Bilious vomiting syndrome in dogs is a relatively common occurrence. This syndrome is characterized by a tendency to vomit as a reaction to the overproduction of bile in the system.
Dogs with bilious vomiting syndrome will typically vomit after not eating for several hours. While this condition is not serious in and of itself, it can nonetheless cause a number of different related problems in pets. It's important that you address this issue as quickly as possible so as to be better able to treat it in your pet, as it is a highly manageable condition.
Symptoms of Bilious Vomiting Syndrome
Dogs with bilious vomiting syndrome will tend to vomit in the morning after they have not eaten food for several hours. When the stomach is empty, the acids are better able to cause irritation, which can ultimately lead to a propensity to vomit. The symptoms of this condition include the following:
Because the dog’s stomach is empty, all that comes up is fluid, mucus, and often some bile, which tinges everything an orangey-brown color. Dogs with bilious vomiting syndrome are normal in all other respects … no diarrhoea, weight loss, poor appetite, etc.
There is no known reason why dogs develop Bilious Vomiting Syndrome, however the most commonly cited theory is that something is amiss with the normal “housekeeping” contractions of the gastrointestinal tract that should occur in between meals. As a result, fluid within the first part of the intestinal tract (the duodenum) moves backwards into the stomach resulting in irritation of the stomach’s lining and vomiting. This explanation has resulted in some veterinarians calling the condition reflux gastritis.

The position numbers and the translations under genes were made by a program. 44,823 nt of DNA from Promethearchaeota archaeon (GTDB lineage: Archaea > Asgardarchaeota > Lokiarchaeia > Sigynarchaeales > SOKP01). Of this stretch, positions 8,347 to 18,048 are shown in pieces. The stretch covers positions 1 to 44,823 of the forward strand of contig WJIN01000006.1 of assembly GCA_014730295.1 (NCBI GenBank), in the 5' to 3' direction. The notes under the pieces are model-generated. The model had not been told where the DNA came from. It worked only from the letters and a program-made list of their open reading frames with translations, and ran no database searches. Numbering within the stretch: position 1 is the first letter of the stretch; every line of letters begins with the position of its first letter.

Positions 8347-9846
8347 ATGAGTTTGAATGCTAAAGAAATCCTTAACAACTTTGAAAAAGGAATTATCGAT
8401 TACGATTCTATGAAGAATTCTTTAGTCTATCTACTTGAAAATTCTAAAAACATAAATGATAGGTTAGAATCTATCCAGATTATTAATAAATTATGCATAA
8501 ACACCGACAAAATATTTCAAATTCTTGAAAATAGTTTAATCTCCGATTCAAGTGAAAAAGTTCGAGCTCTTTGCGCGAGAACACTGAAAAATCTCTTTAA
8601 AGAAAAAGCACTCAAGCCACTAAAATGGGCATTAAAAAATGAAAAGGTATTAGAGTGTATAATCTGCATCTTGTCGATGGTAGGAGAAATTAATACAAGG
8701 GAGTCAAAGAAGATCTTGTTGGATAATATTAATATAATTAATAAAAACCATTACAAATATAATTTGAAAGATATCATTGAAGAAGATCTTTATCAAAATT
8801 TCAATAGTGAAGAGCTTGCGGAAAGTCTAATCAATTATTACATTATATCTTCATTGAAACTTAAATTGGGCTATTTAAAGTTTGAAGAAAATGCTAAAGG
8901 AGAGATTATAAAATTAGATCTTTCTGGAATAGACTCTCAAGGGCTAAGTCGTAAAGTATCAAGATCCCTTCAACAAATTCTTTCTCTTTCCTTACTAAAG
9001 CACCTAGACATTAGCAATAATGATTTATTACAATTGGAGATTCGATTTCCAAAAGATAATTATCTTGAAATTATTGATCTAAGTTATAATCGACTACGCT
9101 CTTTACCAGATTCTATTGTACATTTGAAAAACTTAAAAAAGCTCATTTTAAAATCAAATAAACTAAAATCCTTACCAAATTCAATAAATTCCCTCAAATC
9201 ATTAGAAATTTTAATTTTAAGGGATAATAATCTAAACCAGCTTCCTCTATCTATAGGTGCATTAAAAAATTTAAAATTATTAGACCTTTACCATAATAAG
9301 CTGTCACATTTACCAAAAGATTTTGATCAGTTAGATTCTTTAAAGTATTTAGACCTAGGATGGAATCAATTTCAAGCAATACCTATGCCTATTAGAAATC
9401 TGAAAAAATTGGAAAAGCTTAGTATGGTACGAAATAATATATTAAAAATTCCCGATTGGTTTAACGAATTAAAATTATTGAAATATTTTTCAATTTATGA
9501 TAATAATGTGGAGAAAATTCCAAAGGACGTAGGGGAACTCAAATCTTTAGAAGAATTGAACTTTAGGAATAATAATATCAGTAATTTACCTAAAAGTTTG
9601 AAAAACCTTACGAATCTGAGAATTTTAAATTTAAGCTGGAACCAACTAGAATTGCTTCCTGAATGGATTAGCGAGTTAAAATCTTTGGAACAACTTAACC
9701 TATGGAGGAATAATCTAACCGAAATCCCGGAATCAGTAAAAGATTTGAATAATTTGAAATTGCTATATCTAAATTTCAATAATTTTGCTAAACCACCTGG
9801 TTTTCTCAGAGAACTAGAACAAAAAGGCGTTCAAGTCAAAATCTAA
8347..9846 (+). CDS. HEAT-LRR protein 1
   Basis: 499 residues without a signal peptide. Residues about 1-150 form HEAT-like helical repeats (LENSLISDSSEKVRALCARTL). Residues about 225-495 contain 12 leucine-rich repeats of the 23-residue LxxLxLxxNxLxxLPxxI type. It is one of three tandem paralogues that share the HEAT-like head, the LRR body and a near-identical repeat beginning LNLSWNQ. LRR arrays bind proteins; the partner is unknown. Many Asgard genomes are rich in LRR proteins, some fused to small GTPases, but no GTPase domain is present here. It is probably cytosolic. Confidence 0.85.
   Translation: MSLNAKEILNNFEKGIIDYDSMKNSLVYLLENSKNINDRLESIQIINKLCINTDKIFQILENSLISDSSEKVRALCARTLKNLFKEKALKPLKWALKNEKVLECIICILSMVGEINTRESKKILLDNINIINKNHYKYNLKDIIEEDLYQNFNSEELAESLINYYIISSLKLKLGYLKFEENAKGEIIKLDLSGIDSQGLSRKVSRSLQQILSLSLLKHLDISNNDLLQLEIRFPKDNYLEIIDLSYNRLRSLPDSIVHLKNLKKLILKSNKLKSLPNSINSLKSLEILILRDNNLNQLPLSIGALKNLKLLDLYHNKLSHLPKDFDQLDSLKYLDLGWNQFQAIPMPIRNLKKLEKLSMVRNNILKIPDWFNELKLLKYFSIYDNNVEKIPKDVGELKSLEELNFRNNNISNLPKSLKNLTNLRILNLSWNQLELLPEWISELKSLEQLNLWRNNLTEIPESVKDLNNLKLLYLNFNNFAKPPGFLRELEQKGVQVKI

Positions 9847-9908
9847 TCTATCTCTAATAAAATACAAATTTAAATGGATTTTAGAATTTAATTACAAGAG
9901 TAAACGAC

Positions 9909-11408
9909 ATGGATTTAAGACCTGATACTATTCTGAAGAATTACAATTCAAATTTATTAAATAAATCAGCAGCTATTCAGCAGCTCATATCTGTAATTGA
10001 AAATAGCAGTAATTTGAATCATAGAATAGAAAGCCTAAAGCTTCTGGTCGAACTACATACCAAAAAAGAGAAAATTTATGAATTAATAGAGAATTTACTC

Treating Bilious Vomiting Syndrome
There are a number of methods by which you can help to treat your pet's bilious vomiting syndrome. One of the best ways to do this is to minimize the amount of time that your pet will go in between meals. Some vets recommend spreading the same amount of food out into multiple meals throughout the day. Others advise that you give your pet his evening meal shortly before he goes to sleep for the night rather than earlier on.
Whatever the underlying cause, most dogs with bilious vomiting syndrome respond very well to a simple form of treatment, feeding them their normal food right before bedtime and again first thing in the morning.
If feeding the dog late in the evening and early in the morning doesn’t improve matters, you should speak to your vet who may recommend some health work that may mean checking bloods, a urinalysis, a fecal examination, and abdominal X-rays to make sure that the dog is truly as healthy as he or she appears to be. In some cases, additional laboratory testing, an abdominal ultrasound, and/or scoping of the GI tract may also be recommended.
When a dog that is suspected of having bilious vomiting syndrome doesn’t get better with more frequent feedings alone and other causes of chronic vomiting have been ruled out, medications can be added to the treatment plan. Some dogs respond to drugs that reduce gastric acidity (e.g., famotidine or omeprazole) while others do better with metoclopramide, a medication that increases the frequency of contractions within the small intestines, or maropitant, a broad spectrum anti-vomiting drug.
Even when dogs with bilious vomiting syndrome are treated with medications, they should continue to eat a late evening and early morning meal.
This information is not meant to be a substitute for veterinary care. Always follow the advice provided by your veterinarian.